The ChemCam – for chemistry and camera – was developed at Los Alamos in cooperation with the French space agency and is located on NASA’s Curiosity rover. Its laser shoots rocks and analyzes the vaporized materials to discover what elements lie within.
Last year, the rover’s equipment found boron within rock veins in the planet’s huge Gale Crater, evidence of a history of habitable groundwater on Mars.
Now, scientists say bedrock around the same crater displays high concentrations of silica, a chemical compound of oxygen and silicon that shows up as pale “halos” around fractures in the rock. The finding expands the window of time that liquid water was apparently present on the planet – and for when life might have existed on Mars.
The Gale Crater is known for once being home to a lake that was around for potentially millions of years before it evaporated as Mars’ surface dried up.
“This is really good evidence we had some sort of water moving through the bedrock long after the lake was there,” Jens Frydenvang told the Journal.
Frydenvang, a LANL scientist who also works for the University of Copenhagen in Denmark, is the lead author of a May 30 paper published in the American Geophysical Union’s Geophysical Research Letters.
“What we’re seeing is that silica appears to have migrated between very old sedimentary bedrock and into younger overlying rocks,” he said, over a distance of about 20 meters to 30 meters in elevation, carried by water flowing through rock fractures.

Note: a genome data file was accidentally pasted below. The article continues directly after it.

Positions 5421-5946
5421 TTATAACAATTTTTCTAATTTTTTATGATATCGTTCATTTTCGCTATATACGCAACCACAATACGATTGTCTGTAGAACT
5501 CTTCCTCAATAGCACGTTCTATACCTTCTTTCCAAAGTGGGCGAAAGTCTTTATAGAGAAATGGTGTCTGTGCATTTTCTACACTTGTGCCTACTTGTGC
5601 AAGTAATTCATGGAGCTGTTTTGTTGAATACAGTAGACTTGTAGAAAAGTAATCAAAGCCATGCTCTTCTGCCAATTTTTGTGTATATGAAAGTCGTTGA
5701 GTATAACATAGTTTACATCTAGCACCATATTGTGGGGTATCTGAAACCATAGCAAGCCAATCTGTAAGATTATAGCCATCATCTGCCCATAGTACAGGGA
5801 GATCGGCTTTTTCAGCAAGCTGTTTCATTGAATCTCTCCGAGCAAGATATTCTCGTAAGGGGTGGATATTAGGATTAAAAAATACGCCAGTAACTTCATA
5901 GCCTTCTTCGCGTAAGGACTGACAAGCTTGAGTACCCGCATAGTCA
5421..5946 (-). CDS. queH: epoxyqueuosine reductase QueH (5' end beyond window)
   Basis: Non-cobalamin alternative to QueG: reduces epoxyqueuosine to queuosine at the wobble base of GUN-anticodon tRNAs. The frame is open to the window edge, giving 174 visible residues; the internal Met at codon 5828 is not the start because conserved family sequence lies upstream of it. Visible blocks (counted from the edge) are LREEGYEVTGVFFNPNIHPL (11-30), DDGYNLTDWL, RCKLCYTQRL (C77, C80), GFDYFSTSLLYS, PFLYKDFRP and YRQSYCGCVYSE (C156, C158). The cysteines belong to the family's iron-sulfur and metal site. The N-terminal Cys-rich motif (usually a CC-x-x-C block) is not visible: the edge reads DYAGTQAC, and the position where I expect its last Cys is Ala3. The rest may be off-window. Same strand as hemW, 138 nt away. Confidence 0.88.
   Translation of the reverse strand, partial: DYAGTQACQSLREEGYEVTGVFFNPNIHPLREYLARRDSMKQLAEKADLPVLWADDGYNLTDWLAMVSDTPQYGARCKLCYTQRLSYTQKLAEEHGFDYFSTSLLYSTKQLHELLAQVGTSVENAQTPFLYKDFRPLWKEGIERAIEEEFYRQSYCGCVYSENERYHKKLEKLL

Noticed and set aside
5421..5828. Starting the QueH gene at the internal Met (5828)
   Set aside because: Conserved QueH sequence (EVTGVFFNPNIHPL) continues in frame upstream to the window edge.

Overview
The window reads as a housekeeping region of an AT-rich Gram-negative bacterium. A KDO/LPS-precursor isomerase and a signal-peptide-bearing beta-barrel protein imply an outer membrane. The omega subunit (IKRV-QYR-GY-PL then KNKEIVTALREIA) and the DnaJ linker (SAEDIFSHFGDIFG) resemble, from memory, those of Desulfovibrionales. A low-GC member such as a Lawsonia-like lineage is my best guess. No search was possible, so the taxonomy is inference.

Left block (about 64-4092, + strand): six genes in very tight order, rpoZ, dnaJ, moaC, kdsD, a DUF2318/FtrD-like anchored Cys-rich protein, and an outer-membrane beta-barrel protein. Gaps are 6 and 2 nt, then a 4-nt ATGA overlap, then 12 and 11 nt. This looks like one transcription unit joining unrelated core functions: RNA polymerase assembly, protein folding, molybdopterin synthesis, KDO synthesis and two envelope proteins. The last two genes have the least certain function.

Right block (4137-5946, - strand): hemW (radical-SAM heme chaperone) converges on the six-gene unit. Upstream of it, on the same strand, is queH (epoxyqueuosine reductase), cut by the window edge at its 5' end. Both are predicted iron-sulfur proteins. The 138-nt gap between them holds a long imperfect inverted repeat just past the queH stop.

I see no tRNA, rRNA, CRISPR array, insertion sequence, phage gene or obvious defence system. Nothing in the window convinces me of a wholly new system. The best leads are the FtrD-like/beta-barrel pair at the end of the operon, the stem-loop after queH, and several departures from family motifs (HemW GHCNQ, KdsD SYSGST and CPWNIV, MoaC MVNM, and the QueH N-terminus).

The research indicates that groundwater carried the silica until the water temperature lowered from reaching the surface. The compound latched onto the rock at that time.
The silica’s source, according to Frydenvang, is volcanic material that created a layer of silica in the Gale Crater’s former lake area.
“We have this full story of the source and then how it’s transported into these fractures,” he said. “That’s why we only see it along these 20-30 meters.”
Some of the rocks containing the halos were deposited by wind, likely as dunes, which would exist only after the lake dried up, according to the research. The presence of halos in rocks formed long after the lake was gone indicates that groundwater was still flowing within the rocks more recently than previously known.
Answering more questions about how long the groundwater was there and if it that water alone could have supported life will take further research. Frydenvang said the picture of how long the period with water lasted and how the environment transitioned should become clearer as Curiosity continues to climb Mount Sharp, the mountain that rises more than three miles at the center of the Gale Crater.
“It’s really (now) finding out what kind of environment we had in that middle time – when we started to not have the lake anymore and it was dryer for longer periods of time,” he said.
Looking for elements and minerals, or “chemical ingredients,” that could have made the water sustain living organisms is another next step.
This can be done by looking through past data of the rock veins around the area or through additional probing, said Joel Hurowitz, assistant professor in Stony Brook University’s Department of Geosciences and another of the recent paper’s authors.
Hurowitz, who said the research adds to the “plate of evidence” that groundwater played a vital role in the planet’s environment, said the group’s first sightings of the halos were in May 2015 and subsequent research followed until the paper’s release two years later.
“(Gale Crater) really points to a really Earth-life environment,” said Hurowitz. “Its pointing out just how familiar Mars can be.” The crater is 96 miles across.
Frydenvang said it is still unknown how the boron and silica discoveries relate to each other, other than they’re both proof of the groundwaters transporting different materials. But boron is necessary for life.
Forty-two international scientists are listed authors of the new paper. Curiosity, with the ChemCam on board, landed on Mars in 2012.